Iran and Sweden to swap prisoners, including convicted war criminal

Iran agreed Saturday to release two Swedish nationals held in Tehran for over two years in exchange for a convicted Iranian war criminal tied to the 1988 mass killing of protestors critical of the Islamic Republic in the capital city.

While state-run media in Iran made unsubstantiated claims that Hamid Nouri was “illegally detained,” Swedish Prime Minister Ulf Kristersson countered that European Union diplomat Johan Floderus and a second Swedish citizen, Saeed Azizi, were facing a “hell on earth,” The Associated Press reported.

“The Swedish government has worked intensively for them to be released,” Swedish Prime Minister Ulf Kristersson wrote on social media platform X. “Today, they will land on Swedish soil and be reunited with their families and loved ones.”

In a statement following the swap announcement, Kristersson claimed Iran used the Swedish prisoners as “pawns in a cynical negotiation game.” He suggested their goal was always to free Nouri. “It has been clear all along that this operation would require difficult decisions; now the government has made those decisions.”

Floderus was arrested in 2022 as he was preparing to leave Iran with his friends. Azizi was detained in November 2023 and later sentenced to five years in prison.

The prisoner swap was mediated by Oman, according to a post from its Foreign Ministry.

“We rejoice at the news of the liberation of EU colleague & Swedish citizen Johan Floderus and his compatriot Saeed Azizi,” the EU’s top diplomat Josep Borrell Fontelles posted on X. “We thank Swedish & Omani authorities.”

Nouri was arrested in 2019 and later convicted of war crimes due to his role in the mass execution of political prisoners in 1988. The late Iranian President Ebrahim Raisi, who died in a helicopter crash last month, was also complicit in the death commissions that executed thousands of dissidents near Tehran.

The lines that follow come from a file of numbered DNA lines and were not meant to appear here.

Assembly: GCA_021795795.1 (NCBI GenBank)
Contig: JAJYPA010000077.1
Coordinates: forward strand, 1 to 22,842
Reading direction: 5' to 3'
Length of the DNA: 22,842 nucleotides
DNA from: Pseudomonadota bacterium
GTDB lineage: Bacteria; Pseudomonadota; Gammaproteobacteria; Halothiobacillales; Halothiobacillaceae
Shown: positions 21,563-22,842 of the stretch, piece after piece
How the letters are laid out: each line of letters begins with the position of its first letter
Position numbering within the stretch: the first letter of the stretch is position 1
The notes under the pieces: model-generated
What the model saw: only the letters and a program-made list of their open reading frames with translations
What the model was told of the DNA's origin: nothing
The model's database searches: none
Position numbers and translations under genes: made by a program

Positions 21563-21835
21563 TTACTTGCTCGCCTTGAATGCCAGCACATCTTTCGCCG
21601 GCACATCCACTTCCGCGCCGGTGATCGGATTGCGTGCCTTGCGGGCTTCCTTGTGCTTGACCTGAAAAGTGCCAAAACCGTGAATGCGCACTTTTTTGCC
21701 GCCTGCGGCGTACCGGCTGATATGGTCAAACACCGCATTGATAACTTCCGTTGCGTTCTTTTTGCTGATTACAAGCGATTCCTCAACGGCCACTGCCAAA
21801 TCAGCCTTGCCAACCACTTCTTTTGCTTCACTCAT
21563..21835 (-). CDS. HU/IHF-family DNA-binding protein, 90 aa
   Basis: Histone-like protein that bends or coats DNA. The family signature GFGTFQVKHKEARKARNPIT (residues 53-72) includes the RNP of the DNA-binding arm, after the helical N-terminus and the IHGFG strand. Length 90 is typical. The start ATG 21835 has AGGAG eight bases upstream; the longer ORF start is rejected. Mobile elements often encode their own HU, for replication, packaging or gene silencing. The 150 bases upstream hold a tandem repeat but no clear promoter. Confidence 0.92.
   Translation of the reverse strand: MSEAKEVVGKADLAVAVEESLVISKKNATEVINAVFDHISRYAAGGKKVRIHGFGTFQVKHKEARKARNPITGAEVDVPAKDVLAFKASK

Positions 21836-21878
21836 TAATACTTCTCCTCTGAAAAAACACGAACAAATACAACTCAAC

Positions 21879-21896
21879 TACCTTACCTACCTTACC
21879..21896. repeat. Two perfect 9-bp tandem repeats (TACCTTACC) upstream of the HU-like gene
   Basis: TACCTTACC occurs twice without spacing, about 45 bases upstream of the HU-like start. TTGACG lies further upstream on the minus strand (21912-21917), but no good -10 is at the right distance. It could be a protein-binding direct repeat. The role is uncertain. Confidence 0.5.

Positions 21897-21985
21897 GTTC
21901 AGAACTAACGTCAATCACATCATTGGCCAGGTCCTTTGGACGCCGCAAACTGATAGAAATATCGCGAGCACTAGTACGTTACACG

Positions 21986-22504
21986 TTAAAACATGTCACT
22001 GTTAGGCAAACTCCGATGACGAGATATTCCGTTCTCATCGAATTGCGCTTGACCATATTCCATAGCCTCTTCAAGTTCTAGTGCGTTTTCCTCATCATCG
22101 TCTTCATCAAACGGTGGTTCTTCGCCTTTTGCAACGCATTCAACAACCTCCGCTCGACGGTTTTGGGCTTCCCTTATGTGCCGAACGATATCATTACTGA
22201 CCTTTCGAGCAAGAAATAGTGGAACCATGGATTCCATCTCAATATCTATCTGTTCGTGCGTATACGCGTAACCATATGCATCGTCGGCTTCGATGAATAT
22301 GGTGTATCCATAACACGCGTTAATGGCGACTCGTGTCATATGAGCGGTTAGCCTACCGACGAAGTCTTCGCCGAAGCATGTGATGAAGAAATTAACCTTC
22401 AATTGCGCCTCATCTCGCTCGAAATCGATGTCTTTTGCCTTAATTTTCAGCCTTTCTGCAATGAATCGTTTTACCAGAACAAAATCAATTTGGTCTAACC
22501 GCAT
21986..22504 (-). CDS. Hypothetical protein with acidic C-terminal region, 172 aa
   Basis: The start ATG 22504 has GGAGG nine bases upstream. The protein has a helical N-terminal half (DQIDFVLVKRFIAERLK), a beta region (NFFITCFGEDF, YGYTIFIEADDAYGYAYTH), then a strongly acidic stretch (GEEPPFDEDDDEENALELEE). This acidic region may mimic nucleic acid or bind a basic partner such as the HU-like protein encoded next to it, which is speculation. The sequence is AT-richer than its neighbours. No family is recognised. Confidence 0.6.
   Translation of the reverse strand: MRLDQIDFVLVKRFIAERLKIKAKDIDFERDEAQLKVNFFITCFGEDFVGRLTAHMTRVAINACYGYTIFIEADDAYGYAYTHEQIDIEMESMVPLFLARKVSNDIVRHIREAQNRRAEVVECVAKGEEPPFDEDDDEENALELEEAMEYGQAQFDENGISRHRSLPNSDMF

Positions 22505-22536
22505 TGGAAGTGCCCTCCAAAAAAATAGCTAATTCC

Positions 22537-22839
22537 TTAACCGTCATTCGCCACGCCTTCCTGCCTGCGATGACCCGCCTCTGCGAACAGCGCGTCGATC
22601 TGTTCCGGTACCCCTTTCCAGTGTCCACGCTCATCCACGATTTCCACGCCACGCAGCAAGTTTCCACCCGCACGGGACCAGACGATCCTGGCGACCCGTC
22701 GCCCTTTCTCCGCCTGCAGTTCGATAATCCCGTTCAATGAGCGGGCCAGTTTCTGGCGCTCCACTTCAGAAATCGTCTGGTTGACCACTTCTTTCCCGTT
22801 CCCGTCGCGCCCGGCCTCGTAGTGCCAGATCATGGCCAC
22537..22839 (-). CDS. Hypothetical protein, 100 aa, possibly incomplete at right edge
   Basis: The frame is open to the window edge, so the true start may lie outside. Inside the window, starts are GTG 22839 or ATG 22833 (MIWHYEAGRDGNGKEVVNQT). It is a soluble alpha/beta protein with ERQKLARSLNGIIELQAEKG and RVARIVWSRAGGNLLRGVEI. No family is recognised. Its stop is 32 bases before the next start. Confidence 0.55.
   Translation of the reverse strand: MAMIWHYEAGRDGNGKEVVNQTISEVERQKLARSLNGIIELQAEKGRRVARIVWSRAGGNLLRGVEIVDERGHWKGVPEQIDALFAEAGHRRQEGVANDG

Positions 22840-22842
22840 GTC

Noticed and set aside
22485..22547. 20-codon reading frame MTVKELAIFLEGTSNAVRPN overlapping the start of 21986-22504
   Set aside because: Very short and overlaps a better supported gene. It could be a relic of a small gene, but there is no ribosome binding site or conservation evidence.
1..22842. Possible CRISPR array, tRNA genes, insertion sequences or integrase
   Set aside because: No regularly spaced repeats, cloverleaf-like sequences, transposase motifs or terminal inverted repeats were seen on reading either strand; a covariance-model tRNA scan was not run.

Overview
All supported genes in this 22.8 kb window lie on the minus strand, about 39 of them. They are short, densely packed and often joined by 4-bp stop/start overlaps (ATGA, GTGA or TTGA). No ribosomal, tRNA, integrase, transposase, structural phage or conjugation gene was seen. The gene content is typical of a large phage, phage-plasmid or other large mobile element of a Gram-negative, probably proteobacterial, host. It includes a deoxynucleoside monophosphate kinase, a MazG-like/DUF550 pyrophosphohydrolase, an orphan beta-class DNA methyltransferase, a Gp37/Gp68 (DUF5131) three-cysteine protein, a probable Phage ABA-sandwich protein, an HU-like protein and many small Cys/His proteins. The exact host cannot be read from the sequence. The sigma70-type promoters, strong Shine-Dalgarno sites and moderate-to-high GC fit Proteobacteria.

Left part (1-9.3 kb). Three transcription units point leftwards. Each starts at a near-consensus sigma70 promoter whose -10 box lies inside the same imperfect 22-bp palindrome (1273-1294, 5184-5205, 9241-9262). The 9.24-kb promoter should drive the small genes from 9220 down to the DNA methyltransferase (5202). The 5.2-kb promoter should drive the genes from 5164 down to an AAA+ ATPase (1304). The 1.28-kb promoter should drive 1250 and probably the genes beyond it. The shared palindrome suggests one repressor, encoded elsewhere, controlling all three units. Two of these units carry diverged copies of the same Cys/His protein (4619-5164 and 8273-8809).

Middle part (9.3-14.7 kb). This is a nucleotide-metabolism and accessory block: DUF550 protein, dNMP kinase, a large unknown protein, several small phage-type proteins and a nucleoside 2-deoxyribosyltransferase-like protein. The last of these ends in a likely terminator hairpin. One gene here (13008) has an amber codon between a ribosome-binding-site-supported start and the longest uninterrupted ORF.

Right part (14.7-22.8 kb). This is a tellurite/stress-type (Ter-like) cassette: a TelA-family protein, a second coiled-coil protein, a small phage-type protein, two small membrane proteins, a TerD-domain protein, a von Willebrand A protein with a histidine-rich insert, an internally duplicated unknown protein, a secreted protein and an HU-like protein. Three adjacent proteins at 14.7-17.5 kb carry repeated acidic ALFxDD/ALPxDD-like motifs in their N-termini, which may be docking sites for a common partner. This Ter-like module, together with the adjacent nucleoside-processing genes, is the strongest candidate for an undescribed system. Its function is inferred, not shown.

“The Islamic Republic has paved its way to exchange prisoners for money or release its criminals by taking citizens of other countries hostage and accusing them of baseless accusations,” prominent Iranian human rights advocate Atena Daemi wrote on X. “Instead of resisting the coercion and hostage-taking of the Islamic Republic, they prioritize the interests of their people and their country and have proven this many times.”

Iranian media has also released footage of Nouri returning to Iran.  The video shows him limping off the airplane and being embraced by his family.

“I am Hamid Nouri. I am in Iran,” he said, per the AP. “God makes me free.”

Nouri was the first Iranian to be tried under the principle of universal jurisdiction, a legal policy which determines some crimes are so grave that they can be prosecuted anywhere. Nouri received a life sentence, which Amnesty International hailed at the time, and Iran decried as unlawful.

Iran holds another Swedish prisoner, Ahmadreza Djalai, who Amnesty International has said previously was at risk of execution due to the conviction of Nouri.

Last year, the U.S. and Iran swapped 10 prisoners, including Siamak Namazi, who Iran had held for eight years. The U.S. government freed five Iranians and unblocked the transfers of $6 billion in frozen Iranian oil funds, a move that was heavily criticized by conservatives.

Authoritarian regimes like Iran and Russia have increasingly resorted to baselessly arresting Westerners to use in negotiations with the West, according to the Center for Strategic and International Studies.

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